Botanical Name: Calathea makoyana
Peacock Plant is a member of the Marantaceae family of prayer plants. This is one of the showiest in the clan; treat it right and you'll watch it strut its stuff.
Tall, slender stems hold up the oval leaves that can grow to 12 in (30 cm) long. New leaves are rolled up when they emerge and are pinkish-red on the undersides.
The bold, decorative markings of its thin, delicate leaves resemble a peacock's tail, lending this beautiful Calathea plant its common name. They are pale green with feathered dark-green lines from the midrib to the outside edges of the leaf. Asymetrical stripes add an exquisite effect.
You'll see them fold up at night. Just like other members of the prayer plant family, Peacock Plant folds its leaves when it's dark.
Brown leaf tips indicate low humidity, fluoride in water, or too much fertilizer.
Raise the humidity. Calatheas are fussy about humidity and love to be misted. If the leaves turn yellow or brown, it is likely because the air is too dry. Use every practical way to keep the relative humidity above 60%, especially in winter. I recommend using a humidity tray or room humidifier.
Leaves that curl up probably aren't getting enough water. Aim to keep the potting medium lightly moist, but not soggy which can cause root rot. I use a moisture meter for houseplants rather than guess how much water is deep in the pot. It's the only sure-fire way to know if I'm watering enough -- or too much.
Repot in spring. Move up to a pot 1 size larger when the plant outgrows its pot. This is a good time to divide large, crowded plants. Use a container with drainage holes to avoid overwatering which can lead to root rot.
Is Calathea makoyana poisonous? No, this tropical native is non-toxic to people, cats and dogs.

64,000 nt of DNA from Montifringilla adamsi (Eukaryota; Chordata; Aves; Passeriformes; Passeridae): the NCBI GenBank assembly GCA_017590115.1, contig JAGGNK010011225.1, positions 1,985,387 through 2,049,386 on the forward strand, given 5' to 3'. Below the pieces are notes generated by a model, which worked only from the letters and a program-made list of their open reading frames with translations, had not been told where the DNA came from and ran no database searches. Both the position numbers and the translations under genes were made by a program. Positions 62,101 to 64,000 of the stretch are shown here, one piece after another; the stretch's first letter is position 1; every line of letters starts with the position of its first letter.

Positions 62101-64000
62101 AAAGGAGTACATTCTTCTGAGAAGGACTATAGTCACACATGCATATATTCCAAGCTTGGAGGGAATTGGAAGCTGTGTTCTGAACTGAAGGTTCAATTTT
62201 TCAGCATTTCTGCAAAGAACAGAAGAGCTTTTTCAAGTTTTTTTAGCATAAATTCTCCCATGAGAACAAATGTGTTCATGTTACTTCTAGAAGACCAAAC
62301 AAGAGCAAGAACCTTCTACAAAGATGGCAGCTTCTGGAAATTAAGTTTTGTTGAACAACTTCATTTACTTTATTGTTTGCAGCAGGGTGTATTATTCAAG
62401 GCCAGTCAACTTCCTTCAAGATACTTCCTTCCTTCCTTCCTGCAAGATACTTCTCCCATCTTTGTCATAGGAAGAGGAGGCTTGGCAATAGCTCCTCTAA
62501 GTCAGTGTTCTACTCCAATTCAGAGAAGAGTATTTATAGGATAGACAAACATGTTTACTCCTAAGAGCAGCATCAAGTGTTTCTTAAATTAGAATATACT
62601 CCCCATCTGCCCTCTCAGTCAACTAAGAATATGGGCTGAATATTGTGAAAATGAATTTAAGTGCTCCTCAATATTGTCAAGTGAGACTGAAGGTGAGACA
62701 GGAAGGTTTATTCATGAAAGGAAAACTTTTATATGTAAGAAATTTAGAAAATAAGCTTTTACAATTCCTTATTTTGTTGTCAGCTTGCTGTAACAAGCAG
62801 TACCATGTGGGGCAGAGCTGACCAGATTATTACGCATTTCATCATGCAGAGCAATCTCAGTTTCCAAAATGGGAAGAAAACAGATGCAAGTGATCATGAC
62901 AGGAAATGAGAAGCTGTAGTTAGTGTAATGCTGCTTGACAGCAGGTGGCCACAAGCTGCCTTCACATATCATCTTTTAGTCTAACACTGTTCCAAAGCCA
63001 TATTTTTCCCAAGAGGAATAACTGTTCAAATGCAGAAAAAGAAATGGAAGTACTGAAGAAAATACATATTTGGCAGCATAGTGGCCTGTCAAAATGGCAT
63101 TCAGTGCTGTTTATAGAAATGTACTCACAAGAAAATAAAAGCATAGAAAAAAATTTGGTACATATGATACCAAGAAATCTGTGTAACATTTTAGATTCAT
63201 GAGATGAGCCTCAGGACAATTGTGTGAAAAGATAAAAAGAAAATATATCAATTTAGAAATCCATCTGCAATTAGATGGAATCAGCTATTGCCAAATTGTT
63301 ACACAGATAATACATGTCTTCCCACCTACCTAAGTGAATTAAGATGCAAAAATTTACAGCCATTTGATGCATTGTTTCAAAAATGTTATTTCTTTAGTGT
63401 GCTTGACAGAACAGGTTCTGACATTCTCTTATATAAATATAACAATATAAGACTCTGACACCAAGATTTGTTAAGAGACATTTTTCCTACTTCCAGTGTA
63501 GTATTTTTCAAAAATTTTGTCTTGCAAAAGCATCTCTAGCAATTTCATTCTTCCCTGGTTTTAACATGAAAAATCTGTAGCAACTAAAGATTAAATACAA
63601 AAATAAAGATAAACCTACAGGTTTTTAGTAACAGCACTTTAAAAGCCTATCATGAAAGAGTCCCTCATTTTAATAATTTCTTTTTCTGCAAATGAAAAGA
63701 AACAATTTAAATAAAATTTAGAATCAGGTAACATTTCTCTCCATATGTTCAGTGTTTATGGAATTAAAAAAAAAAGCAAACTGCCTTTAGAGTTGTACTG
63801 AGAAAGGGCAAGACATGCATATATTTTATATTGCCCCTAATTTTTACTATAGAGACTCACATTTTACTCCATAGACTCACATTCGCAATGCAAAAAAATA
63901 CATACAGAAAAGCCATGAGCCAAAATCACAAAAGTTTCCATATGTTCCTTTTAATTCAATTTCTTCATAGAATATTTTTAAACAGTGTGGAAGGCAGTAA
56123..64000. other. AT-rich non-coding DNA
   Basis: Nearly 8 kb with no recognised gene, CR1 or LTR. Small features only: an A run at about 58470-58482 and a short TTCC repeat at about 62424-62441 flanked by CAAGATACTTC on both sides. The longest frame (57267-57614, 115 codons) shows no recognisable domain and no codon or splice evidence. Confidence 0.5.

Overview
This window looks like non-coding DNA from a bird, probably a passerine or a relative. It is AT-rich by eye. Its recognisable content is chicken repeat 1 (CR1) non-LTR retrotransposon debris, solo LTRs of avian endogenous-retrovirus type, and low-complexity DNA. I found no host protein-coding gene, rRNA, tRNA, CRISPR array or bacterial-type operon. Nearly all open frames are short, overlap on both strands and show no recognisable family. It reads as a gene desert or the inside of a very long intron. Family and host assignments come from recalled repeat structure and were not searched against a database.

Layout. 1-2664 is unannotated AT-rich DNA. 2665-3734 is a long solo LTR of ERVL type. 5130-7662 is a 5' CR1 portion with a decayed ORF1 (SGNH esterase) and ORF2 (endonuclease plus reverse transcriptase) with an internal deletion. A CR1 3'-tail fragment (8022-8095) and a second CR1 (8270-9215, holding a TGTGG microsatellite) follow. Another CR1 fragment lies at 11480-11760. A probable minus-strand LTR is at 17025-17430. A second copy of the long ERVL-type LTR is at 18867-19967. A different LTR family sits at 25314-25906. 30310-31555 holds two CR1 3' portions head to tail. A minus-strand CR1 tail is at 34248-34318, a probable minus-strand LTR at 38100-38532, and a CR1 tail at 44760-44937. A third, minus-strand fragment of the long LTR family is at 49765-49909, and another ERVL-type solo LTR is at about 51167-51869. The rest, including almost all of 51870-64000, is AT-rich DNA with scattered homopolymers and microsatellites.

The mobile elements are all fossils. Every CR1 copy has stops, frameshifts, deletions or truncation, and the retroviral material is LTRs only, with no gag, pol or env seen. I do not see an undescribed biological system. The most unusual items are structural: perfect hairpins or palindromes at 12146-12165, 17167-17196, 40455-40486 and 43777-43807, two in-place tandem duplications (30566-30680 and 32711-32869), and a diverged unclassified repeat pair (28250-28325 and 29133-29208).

Something bugging your plant? Peat-based potting mixes that are kept moist may attract fungus gnats. Fortunately, they don't do a lot of harm to houseplants, but they do multiply quickly and may move on to your other indoor plants. Spider mites love dry indoor air and may invade when the humidity drops in winter. Like true spiders they will leave webs between stems and leaves. They suck plant juices, leaving behind pale, speckled foliage and stems. Treat any infestation immediately.
Height: Up to 2 ft (60 cm)
Light: Low to moderate light. Keep this showy Calathea plant out of direct sun to avoid dulling the colors of the leaves.
Water: Keep mix evenly moist at all times, but not soggy. Use distilled or rain water because Peacock Plant is sensitive to fluoride and other chemicals in many public water supplies.
Humidity: Requires moist air (aim to maintain 60% relative humidity around the plant). Set pot on a tray of wet pebbles and mist leaves frequently with room-temperature water. If indoor air is extremely dry during the winter months, it's a good idea to use a cool-mist room humidifier.
Temperature: Average to warm room temperatures 70-85°F/21-29°C
Soil: Peat moss based potting mix
Fertilizer: Feed monthly with a balanced house plant fertilizer diluted by half spring through fall. Do not feed in winter. New leaves that are lighter in color aren't getting enough nitrogen or iron. If your fertilizer doesn't contain these nutrients, use a foliar spray that lists these nutrients on the bottle. You should see an improvement within a few weeks.
Propagation: Division. Calathea plant is not easy to divide, so divide the plant in spring only when it gets quite large.